Why to use jQuery?
•It helps us to manipulate HTML and CSS
•It helps us to manipulate DOM (Document Object Model) elements
•Provides event methods to trigger and respond to an events on a html page such as mouse click, keypress etc.
•Implements AJAX calls.
Important jQuery Features:
- hide() Function
The hide() function hides HTML elements, making them no longer affect the HTML page. It serves as an animation method if paired with the duration and easing parameters as well as the callback function.
- show() Function
The show() function displays HTML elements. It only works on elements hidden by the hide() function. Additionally, it becomes an animation method function if given a parameter, just like hide().
- toggle() Function
The toggle() function modifies HTML elements’ visibility based on their CSS display property using a click event. If an element is visible, this function will hide it. The opposite will happen if it’s hidden. Web developers often use this function to turn several animations into a sequence.
If given a parameter, this function can bind two or more functions to specific elements. It lets you toggle between the functions by clicking on the element. Keep in mind that this function signature was deprecated in jQuery version 1.8 and removed in version 1.9.
- fadeIn() Function
The fadeIn() function modifies HTML elements’ opacity to make them appear gradually on the HTML page. Pair it with the speed or callback function to adjust the animation’s speed and trigger the next event once the matched elements fully appear.
- fadeOut() Function
This jQuery function works the opposite of the fadeIn() function. Similar to hide() and show(), the fadeIn() and fadeOut() become animation methods if given a parameter.
- fadeToggle() Function
The fadeToggle() function works similarly to the toggle() function. It lets a user display or hide specific elements gradually.
- slideUp() Function
The slideUp() function hides elements with a sliding animation. Pair it with duration and easing parameters to adjust the animation’s duration.
- slideDown() Function
The slideDown() function displays elements with a sliding animation. Similarly, it accepts duration and easing parameters.
- slideToggle() Function
The slideToggle() function lets you toggle between the slideUp() and slideDown() functions to display or hide elements.
- animate() Function
This function animates elements using one or several CSS properties. Like the previous functions, it lets you adjust the animation’s duration and transition mode as well as trigger the following function once it’s complete.
Keep in mind that the animate() function cannot display hidden elements like slideDown() and fadeIn().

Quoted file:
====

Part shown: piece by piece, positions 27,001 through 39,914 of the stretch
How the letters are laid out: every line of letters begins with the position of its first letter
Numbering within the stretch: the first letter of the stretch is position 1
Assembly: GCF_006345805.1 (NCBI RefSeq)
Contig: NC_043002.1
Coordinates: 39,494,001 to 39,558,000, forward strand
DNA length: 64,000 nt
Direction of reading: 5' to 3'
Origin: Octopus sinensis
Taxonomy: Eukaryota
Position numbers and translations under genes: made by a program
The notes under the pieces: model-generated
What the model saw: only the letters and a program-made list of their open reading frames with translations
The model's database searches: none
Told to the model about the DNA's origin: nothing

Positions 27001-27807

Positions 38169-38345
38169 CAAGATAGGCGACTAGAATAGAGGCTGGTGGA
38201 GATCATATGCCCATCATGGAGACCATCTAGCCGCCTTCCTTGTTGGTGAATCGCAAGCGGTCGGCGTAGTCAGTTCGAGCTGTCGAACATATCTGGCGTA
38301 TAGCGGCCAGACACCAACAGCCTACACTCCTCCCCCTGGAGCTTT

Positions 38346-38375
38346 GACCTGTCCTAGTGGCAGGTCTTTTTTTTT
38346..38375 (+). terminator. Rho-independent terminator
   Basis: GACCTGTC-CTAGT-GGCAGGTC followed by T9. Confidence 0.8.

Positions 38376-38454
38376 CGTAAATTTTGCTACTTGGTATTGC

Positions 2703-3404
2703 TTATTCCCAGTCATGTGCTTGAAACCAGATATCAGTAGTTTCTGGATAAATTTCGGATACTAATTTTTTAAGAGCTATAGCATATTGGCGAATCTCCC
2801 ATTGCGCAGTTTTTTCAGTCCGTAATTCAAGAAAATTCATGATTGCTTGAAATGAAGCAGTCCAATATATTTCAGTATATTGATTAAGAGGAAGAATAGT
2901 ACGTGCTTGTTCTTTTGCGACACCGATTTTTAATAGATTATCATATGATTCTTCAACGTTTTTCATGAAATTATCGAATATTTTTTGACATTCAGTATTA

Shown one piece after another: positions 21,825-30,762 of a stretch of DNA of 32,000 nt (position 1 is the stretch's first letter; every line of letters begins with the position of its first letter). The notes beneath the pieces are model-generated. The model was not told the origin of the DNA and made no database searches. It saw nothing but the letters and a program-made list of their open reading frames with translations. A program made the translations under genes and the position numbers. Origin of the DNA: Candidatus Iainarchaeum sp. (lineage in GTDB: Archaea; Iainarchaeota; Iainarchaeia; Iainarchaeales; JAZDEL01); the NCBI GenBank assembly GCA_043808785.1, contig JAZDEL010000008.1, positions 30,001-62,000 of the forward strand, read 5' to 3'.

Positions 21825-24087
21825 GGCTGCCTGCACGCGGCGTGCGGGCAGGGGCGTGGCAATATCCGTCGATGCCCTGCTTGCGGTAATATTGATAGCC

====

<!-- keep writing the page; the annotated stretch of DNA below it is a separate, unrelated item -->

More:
•One of the core features of the jQuery library is event handling. Creating events like a mouse click function and form submission only require a few lines of code. This helps to keep the HTML code
clean and free from various event handlers.
•Modifying HTML elements is also easier with its Document Object Model (DOM) manipulation feature. The user-friendly web browser interface lets you add, edit, and delete web elements using
various event methods.
•The AJAX method, in particular, makes jQuery ideal for developing a responsive website using the AJAX functions. This feature improves user experience by simplifying HTTP request operations
without reloading the web page.
•Furthermore, jQuery comes with plenty of built-in animation effects. It even lets you create custom animations composed of your chosen CSS properties.
•What’s more, jQuery comes with cross-browser support, making it compatible with popular web browsers. It works with CSS3 selectors and XML Path Language (XPath) syntax as well.
•Keep in mind that adding jQuery scripts to a website is easier through a content delivery network (CDN). This way, you don’t have to download and store the library file in the site’s folder.
•Despite being lightweight, jQuery’s library is massive. As the code base keeps growing, it takes longer to open the JS file, which puts an additional strain on the user’s computer.
•The biggest disadvantage is the fact that jQuery doesn’t allow backward compatibility. Since jQuery has plenty of published versions, you have to host the library yourself and update it periodically.
The insights of features provided by jQuery include:
•A light footprint around 30 kB.
Supports Chrome, Firefox, Safari, Internet Explorer and Edge.
•DOM element manipulation based on CSS selectors.
As useful as jQuery is for simplifying individual functions (like the one above), it can be extended out even more powerfully in the form of plugins—collections of JS code from the jQuery library that chain together those individual functions and create robust website features and tools (again, without coding them from the ground up).
Plugins are created by jQuery users based on code in the jQuery library, and can then be shared publicly online. While plugins can be found in many places, those found on the official jQuery UI (User Interface) repository(opens in a new tab) can safely be considered quality work, since they’re curated by jQuery’s professional community.
It is worth the effort, money, and time. This library can offer stunning effects on the website. With a little coding, It will be a big part of web development. It has all the tools needed to build a website that is interactive and highly engaging. Overall, it is a game-changing technology.